routine, i.e. when the child wakes up, goes to bed, bath times, and especially
transition times. If the child goes to school and it is impossible for school
staff to carry out the program, do the technique right before and after school.
Older children can be taught to do it to themselves."
Page 11... Individual Treatment Plan Form
1. Brush firmly with a non-scratching pressure brush on the arms, legs and
back as demonstrated by your consulting therapist. Use joint compressions 5-10
times on major joints as demonstrated by your consulting therapist (neck,
shoulders, elbows, wrists, hips, knees, and sometimes fingers and feet) Repeat
___ times per day or every ___ hours.
(description of and instructions for brushing and joint compressions
included on this page in the guide)
"Loan this manual, and other materials about sensory defensiveness to
relatives, significant family friends, teachers and other professionals working
with your child."
Hopefully this answers your question. The bottom line... other people, can
and should be taught by an OT. But, the child's reactions must be closely
monitored by the OT.
Thanks to Michelle Morris for looking up and sharing this information with
us! And, of course to the Wilbarger's for the best solution to
tactile defensiveness anyone has yet to come up with!!
Check Out The Issue # 21 Edition of the
Sensory Companion Newsletter Titled:
The Wilbarger Protocol For Sensory Defensiveness
Do You Have Any Thoughts About The Wilbarger Brushing Protocol?
If you have any experience, thoughts, ideas or comments about the Wilbarger Brushing Protocol, feel free to share it with the readers of Sensory-Processing-Disorder.com!
What Other Visitors Have Said
Click below to see contributions from other visitors to this page...
COTA/L Not rated yet
I would like to inquire if there is a Step by step simple (layman's terms) handout for caregivers that have been trained to provide DPPT, to refer to. …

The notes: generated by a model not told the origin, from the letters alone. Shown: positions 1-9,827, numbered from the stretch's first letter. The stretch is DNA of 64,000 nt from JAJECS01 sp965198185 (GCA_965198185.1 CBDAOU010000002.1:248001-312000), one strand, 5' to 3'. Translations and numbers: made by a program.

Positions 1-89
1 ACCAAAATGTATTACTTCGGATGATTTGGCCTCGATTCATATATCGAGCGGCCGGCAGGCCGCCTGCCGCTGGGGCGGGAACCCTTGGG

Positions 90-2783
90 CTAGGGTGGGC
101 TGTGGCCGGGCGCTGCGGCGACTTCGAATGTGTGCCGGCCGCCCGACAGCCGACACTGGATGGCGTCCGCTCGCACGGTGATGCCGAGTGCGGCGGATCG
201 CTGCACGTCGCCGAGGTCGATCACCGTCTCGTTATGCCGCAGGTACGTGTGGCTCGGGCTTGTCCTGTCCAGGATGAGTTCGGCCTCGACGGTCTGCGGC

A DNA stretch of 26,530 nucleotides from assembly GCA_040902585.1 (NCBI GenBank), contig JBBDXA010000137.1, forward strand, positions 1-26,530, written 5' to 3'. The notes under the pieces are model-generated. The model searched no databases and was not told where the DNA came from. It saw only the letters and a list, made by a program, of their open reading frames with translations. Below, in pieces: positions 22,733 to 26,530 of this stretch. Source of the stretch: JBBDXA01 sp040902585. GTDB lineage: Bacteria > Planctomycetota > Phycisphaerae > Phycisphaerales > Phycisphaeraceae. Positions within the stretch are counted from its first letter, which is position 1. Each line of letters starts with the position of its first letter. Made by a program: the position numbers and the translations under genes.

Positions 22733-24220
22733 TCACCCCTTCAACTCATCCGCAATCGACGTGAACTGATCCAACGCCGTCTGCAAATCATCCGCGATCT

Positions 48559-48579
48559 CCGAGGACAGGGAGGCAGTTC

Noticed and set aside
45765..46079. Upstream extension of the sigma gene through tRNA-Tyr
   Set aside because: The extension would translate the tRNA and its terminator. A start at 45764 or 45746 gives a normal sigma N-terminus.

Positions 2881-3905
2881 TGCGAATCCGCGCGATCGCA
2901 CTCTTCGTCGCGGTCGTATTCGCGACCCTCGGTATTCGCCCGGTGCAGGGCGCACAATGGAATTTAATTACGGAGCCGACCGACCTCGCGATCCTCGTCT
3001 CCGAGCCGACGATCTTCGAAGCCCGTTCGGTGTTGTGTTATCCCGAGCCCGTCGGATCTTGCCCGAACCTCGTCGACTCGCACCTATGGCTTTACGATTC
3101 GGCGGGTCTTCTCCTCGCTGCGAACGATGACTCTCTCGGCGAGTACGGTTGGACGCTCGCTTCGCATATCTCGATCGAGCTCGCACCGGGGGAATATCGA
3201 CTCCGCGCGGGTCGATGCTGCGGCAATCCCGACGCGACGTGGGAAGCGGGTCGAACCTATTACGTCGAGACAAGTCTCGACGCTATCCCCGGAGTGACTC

Brushing as a reinforcer Not rated yet
Should brushing be a motivator that the student chooses to work for even though he is on an every two hour protocol as is?
Occupational Therapist Not rated yet
I have been trained in the Wilbarger Brushing Protocol years ago, but I cannot find a new updated course to take to make sure I am still doing the right …
It Helped Our Son Not rated yet
My now 5 year old son responded well to the Brushing Protocol. We were taught how to do it by his OT, when he was 3 years old. It helped him seem more …
Infant Oil Massage Not rated yet
Where we come from (Asia) babies a couple of days old (just as their umbilical cord dries up) are massaged very thoroughly and vigorously with warm olive …
Burpee's method of buzzing and brushing Not rated yet
I saw Burpee's method of buzzing and brushing, twice on your site and have never heard of it. Where can I get additional information?
I use the wilbarger brushing protocol Not rated yet
I use this for my daughter and it works really good with her. I also use the foot protocol. That is for toe walkers or kids who are learning to walk. …
Click here to write your own.
Return To The SPD Q & A Submissions
Return To The Sensory
Processing Disorder Home Page
Contact Us /
Site Map /